Friday, 18 May 2007

Not filled ...

Grief feels as though it would fill us with something; but what?

I asked myself that question while trying to articulate more immediate thoughts and feelings centred on the deaths, and the resultant grief, of those already named and their families and friends.

I felt that I already knew the outline of the answer, but awareness of that sense of filling was lost and forgotten in the tautness of sensations created by it; and though I had asked the question, the time was known to be wrong for dwelling on the answer.
There was a need for other things to be said.

Even as I finish writing those last few words, I am slowly shaking my head in a fascinated, and almost amused, acknowledgement of an understanding that occasionally - but increasingly - drifts past me; the sense that almost everything in this life is born of, involves, demonstrates and returns to that essentially self-contradictory state that is both held and set free by that ‘smile’ of a word: - paradox.

The time was wrong; but when the ultimate answer is glimpsed, the time is not wrong: no time is wrong.
Indeed the two words, the two concepts, simply do not belong together except in the immediacy of situations where our physical, worldly, outer and sensational selves drown all faith and hope, all inner strength and conviction, into the depth and dark of near despair.

We are born into a life of sensation: we learn, we act and we survive through our senses, but acting according to our feelings in all things is where we came from, not where we are today, and not where we are going. Our animal selves remain very much alive, continuing to play their part in this troubled world, but mankind has moved on; indeed it is only through moving on that we have become mankind.

We retain an inbuilt susceptibility to being unduly influenced by our feelings, and an awareness of this susceptibility is one facet of our increasing maturity.
We are born to elevate ourselves above our physical instincts: not to annihilate them - (impossible), nor to completely suppress and deny them - (improbable, and in many cases inadvisable), but to acknowledge them and to become aware of them as being only a part of what makes us what and who we are.

Our awareness of our susceptibility must replace the prominence of the susceptibility itself.
Knowing that we can easily be led astray by our feelings, must replace our immediate following of their leading.

Grief, perhaps more than anything else, brings the strength of our feelings and the power of emotion into a full-frontal confrontation with our supposed maturity. Reality is buried deep beneath incomprehensibility and inconsolability.

The pressure welling up within brings us, as it were, to a bursting point; we do burst at times, physically, when something in us shifts in such a way that a crack opens, we sob, and the tears flow. The wave flows uncontrollably over us until, sometimes quite unexpectedly, it ebbs away to leave us safely upon firm ground once more. We feel better for it.
In this way our grief can be transformed into a quiet emptiness; we gaze across the calm ocean of life from our lonely spot upon the shore, until some small craft sails into view; some sight, some sound – a word, a laugh - some object: an ordinary everyday touch from the past, from long ago or from only yesterday. We rest our eyes and mind upon it for the briefest of moments, and we begin to reach for it, but it blurs within our tears; it is but an echo.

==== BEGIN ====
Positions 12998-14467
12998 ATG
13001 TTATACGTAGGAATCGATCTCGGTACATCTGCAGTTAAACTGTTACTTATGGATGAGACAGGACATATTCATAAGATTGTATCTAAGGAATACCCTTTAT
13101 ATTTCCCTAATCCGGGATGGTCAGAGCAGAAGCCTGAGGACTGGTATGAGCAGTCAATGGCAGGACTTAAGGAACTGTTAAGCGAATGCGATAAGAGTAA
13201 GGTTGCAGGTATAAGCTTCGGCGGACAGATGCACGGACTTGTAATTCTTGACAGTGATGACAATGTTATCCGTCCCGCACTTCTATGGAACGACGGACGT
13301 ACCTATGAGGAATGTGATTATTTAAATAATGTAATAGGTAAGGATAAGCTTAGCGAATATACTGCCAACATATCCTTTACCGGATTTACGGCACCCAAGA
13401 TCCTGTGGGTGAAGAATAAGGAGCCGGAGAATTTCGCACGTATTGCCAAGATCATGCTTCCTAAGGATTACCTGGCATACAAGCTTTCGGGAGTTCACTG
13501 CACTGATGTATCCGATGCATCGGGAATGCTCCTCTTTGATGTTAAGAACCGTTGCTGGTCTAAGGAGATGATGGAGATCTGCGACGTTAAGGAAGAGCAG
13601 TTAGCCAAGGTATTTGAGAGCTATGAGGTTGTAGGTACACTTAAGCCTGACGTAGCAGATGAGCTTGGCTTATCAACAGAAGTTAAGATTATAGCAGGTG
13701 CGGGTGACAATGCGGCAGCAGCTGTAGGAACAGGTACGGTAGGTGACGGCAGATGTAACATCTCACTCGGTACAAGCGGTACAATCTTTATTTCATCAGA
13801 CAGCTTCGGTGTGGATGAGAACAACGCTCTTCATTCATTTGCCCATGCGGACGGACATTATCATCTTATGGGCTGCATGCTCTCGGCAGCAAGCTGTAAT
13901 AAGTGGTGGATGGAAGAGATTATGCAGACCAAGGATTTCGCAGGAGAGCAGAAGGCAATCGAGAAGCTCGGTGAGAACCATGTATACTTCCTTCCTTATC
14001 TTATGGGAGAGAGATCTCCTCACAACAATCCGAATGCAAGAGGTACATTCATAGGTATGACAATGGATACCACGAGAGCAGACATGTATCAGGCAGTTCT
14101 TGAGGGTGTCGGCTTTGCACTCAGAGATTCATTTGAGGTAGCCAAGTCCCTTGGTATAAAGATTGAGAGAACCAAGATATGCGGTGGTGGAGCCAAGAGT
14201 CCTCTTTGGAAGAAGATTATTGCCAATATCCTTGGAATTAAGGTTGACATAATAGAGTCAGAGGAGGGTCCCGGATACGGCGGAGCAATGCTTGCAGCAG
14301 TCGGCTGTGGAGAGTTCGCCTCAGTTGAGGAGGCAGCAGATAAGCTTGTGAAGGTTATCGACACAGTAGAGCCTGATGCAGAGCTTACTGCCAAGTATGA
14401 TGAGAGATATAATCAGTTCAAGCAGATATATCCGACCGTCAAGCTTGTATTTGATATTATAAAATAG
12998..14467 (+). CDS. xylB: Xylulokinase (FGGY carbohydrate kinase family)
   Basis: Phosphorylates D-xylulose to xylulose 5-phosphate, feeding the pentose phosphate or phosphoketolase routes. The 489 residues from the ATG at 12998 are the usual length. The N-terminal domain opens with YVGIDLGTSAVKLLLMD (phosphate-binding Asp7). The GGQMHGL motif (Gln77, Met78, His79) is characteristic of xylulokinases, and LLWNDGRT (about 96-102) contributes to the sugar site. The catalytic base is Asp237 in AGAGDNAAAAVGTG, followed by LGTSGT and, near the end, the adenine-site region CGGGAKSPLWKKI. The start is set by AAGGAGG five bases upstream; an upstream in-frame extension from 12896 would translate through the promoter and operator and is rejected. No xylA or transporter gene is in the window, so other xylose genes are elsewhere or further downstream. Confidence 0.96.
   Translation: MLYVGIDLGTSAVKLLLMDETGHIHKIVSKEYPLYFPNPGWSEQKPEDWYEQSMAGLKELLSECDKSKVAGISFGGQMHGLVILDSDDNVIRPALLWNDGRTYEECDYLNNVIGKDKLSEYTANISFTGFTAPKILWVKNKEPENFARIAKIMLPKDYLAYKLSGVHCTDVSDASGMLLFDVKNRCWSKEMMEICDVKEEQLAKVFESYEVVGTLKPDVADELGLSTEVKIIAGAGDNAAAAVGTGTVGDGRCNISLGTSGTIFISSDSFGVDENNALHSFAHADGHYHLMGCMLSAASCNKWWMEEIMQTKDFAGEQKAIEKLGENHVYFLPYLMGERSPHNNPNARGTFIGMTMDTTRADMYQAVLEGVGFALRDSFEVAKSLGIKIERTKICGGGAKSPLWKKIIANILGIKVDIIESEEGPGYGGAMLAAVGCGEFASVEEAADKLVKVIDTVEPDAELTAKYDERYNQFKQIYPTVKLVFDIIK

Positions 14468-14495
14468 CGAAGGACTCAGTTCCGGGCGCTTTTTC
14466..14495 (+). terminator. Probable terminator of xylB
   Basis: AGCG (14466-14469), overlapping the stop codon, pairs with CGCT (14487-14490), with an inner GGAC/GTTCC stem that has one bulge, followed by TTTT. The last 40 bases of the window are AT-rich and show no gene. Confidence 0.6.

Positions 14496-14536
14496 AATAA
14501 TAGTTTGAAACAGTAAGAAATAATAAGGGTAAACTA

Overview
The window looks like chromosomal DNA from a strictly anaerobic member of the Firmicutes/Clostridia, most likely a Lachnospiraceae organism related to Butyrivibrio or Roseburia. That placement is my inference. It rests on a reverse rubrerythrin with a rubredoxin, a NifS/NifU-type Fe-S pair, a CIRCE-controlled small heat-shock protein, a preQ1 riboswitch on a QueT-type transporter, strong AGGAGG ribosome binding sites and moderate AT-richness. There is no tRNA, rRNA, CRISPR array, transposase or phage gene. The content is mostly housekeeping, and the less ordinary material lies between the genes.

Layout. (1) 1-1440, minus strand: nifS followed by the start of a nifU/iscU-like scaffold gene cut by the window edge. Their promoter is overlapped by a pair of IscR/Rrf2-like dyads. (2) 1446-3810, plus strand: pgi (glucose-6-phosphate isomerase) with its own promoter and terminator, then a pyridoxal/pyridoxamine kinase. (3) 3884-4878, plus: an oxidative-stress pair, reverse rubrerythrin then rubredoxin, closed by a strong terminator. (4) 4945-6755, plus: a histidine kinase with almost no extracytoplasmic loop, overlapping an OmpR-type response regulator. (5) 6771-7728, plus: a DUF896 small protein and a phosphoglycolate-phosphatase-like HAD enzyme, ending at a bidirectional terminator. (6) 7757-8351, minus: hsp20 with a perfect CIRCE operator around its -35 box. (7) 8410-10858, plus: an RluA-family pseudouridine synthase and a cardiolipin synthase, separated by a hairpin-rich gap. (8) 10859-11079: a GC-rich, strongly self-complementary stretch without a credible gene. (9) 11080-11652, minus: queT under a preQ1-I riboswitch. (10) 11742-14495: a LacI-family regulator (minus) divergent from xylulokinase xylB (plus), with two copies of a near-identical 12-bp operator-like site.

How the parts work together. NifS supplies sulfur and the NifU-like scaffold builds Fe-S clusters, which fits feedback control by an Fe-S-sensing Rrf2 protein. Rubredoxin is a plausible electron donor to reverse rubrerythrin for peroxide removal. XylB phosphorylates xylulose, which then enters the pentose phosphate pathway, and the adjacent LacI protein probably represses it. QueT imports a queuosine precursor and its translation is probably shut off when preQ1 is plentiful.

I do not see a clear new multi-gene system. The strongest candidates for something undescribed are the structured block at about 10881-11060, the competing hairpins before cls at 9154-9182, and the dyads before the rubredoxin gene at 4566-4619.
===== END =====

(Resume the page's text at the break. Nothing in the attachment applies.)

The sting returns; yesterdays are suddenly all we have … and the wave builds itself once more to crash upon our shore.
All such moments are filled with the emptiness of these echoes.
But they also lead toward an answer …

The physical release of this pressure can deceive us.
It is necessary and it is good; it is to be welcomed and encouraged, and on its own it is capable of bringing any of us to an eventual acceptance, and to a continuation of our lives. But within us, despite our experience of mounting pressure, and its release through the breaking of these waves, the pressure remains constant.

The sensation of pressure can be so great that we can become as sailcloth in a storm, or as a drum-skin spread and taut to its very limit. Awareness of pressure within is drowned out by the fierce burning sensation of our outer skin stretched until it must tear open.
When all is calm, we continue to gently hold onto ourselves as our shell hums with a residual heat from that pain, but we feel empty, hollowed out, numbed for a time to whatever had been filling us. We may feel deadened to almost everything, but if we dare to drag ourselves from the mock-comfort and the lethargy of this place, from the meaninglessness and pointlessness that form the framework of this mindset, and if, in so doing, we can hold back from the ‘brave face’ of brightly venturing into activity while feeling able to do so, we may recognize the beginnings of the answer to that question: -
What is it with which grief would fill us ?

About Me

Who I am should be, and should remain, of little consequence to you. Who you are is what matters; who you are meant to be is what should matter most to you. In coming closer to my own true self, I have gradually been filled with the near inexpressible: I have simply become "brim full", and my words to you are drawn from those uttered within myself, as part of an undeniable overflowing that brings a smile to my every dusk, and to my every new dawn.
Creative Commons License
This work is licensed under a Creative Commons Attribution-Noncommercial 3.0 Unported License.

hit counters
Cox Cable High Speed

St Blogs Parish Directory
Religion Blogs - BlogCatalog Blog Directory Religion Blogs - Blog Top Sites - The internets fastest growing blog directory Religion and Spirituality Blog Directory See blogs and businesses for United Kingdom